How To Clean Soot From Carpet
Soot can cause dark staining on light carpets if not treated in time or correctly. Attempting to scrub soot stains will only allow the soot to penetrate further into the carpet fibers, permanently damaging it.
Begin by removing large soot pieces with a spoon. Avoid applying pressure on the soot pieces to prevent them from crumbling or smashing deeper into the carpet. If it’s difficult to remove these larger pieces, it is better to not try to attempt it and make things worse.
Prepare your carpet by sprinkling enough baking soda or absorbent powder to cover the soot stains. Let the powder stand for at least an hour to allow the soot to be absorbed. Once time is up, vacuum the baking soda. If necessary, repeat this step before moving on to the next section.
Use a white cloth soaked in hydrogen peroxide, rubbing alcohol, or dry-cleaning solution to blot any residual stains. (Anytime you use chemicals or cleaners, be sure to test in an inconspicuous area of the carpet first.) Do not rub the stain to avoid spreading the soot. Be careful when using rubbing alcohol as it can damage certain types of carpet fiber if pushed deep into the carpeting. Dilute the hydrogen peroxide with three tablespoons of warm water and only use on light carpets since it has a bleaching effect.
Once you have finished blotting the stain with the solvent of your choice, rinse the solvent with a cup of water or blot it out with a towel dampened with warm water. Vacuum the remaining cleaning solution and dry your carpet effectively once the stain has been removed to prevent mold from sprouting up. Repeat these steps if necessary, until the stain is out.
If soot has affected large areas of your carpet, call a professional smoke and soot damage restoration service. Only they will be able to salvage your carpet or safely remove it without causing further soot damage.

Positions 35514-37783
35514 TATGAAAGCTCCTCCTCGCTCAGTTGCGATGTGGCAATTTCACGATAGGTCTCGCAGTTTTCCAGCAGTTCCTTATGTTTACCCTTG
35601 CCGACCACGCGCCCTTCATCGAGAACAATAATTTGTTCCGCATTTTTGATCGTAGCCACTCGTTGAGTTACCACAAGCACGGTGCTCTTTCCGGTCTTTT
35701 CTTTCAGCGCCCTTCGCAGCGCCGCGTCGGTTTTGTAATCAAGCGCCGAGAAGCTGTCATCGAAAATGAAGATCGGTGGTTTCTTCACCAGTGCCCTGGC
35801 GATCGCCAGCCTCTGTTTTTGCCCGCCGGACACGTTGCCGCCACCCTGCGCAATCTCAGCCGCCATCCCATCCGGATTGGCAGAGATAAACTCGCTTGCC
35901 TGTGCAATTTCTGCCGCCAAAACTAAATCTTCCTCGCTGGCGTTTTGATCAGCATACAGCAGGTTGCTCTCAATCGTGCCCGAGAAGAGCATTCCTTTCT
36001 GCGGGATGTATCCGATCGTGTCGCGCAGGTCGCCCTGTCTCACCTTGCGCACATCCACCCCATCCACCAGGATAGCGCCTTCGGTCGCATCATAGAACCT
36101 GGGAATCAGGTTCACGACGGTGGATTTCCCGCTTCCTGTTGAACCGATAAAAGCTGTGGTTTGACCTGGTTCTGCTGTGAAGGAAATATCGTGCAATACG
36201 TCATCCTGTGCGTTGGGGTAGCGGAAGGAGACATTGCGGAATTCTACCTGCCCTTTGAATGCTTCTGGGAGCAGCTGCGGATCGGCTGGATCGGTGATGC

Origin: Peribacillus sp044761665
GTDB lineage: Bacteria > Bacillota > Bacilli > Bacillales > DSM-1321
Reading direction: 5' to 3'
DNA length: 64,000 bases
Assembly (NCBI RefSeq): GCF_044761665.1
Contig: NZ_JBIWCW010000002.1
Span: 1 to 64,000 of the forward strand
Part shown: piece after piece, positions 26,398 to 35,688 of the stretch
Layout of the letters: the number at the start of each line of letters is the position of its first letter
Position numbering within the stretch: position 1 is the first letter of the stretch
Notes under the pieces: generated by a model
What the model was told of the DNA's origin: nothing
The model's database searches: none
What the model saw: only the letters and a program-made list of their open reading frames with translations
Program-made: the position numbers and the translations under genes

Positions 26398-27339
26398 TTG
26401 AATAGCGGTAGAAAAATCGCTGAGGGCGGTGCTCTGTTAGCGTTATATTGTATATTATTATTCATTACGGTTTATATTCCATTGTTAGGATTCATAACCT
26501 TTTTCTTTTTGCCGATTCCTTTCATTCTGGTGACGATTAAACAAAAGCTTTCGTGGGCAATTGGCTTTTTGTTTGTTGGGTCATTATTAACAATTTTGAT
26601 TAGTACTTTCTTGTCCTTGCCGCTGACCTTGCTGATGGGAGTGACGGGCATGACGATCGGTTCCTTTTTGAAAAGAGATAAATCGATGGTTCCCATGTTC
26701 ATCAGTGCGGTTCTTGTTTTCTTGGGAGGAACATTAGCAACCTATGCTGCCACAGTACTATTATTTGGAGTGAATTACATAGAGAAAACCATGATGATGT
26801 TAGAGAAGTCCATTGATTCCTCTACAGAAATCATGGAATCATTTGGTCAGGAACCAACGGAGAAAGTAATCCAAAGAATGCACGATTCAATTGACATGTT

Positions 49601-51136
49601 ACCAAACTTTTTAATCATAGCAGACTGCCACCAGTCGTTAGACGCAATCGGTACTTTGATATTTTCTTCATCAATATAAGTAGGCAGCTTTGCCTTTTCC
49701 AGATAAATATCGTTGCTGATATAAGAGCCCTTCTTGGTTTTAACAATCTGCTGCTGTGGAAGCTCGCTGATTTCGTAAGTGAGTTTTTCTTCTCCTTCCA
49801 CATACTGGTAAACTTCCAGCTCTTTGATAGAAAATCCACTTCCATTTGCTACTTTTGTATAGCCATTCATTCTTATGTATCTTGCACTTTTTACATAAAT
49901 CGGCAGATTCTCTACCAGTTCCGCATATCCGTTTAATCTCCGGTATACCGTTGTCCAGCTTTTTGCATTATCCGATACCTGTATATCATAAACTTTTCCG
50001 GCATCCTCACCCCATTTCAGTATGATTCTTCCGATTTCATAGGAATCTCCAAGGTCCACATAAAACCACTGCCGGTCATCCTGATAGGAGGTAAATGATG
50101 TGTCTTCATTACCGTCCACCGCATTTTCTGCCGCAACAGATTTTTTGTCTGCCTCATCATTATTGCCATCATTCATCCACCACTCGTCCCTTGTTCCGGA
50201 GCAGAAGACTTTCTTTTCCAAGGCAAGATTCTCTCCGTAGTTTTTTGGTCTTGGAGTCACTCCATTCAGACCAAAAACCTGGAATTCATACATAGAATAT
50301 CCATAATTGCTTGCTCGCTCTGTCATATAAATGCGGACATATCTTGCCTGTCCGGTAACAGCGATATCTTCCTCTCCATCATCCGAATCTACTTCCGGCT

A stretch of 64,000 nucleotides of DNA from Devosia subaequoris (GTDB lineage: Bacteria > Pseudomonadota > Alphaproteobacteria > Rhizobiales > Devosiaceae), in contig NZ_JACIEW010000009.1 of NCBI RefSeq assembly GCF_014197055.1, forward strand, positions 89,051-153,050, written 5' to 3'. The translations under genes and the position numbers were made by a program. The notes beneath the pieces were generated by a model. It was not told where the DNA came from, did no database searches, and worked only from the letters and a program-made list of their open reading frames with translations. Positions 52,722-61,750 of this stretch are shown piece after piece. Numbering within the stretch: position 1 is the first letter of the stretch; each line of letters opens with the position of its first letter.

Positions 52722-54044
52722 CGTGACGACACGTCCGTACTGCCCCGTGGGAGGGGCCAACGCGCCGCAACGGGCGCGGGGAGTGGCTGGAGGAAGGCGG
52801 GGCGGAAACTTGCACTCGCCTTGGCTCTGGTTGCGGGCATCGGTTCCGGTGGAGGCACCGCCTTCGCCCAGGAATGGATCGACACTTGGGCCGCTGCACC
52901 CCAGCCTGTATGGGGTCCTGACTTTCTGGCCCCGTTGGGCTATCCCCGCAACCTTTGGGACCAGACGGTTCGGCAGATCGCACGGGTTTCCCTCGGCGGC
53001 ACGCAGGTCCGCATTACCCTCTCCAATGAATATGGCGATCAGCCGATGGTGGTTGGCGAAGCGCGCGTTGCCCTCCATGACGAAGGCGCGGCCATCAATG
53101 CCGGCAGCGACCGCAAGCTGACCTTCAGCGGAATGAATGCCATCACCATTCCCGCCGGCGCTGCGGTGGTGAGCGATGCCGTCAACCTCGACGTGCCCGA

Additional Soot Removal Cleaning Tips
Addressing the damage as quickly and as efficiently as possible is critical. Soot can travel through your ventilation system, spreading further around your home and sticking to additional surfaces. This can make the cleanup process longer and potentially damage more areas. The faster cleanup begins, the sooner you can safely return to your home.
When determining how to remove soot from walls, ceilings, and other surfaces it's important to avoid further damage caused by improper cleaning methods. Typically, the first instinct is to attempt to wash the soot from walls with sponges and soap. Always test a small inconspicuous spot first, including allowing time for the area to dry, or simply leave the cleanup to the professionals.
Calling In The Experts For Soot And Smoke Damage Removal
Determining how to remove smoke and soot from surfaces can seem overwhelming. Leave the smoke and soot cleanup to the professionals. ServiceMaster® Restore is committed to cleaning smoke damage and removing soot residue and staining from walls, ceilings, and other surfaces safely and effectively. Find your nearest location and contact us today to see how we can help you recover your home from smoke damage.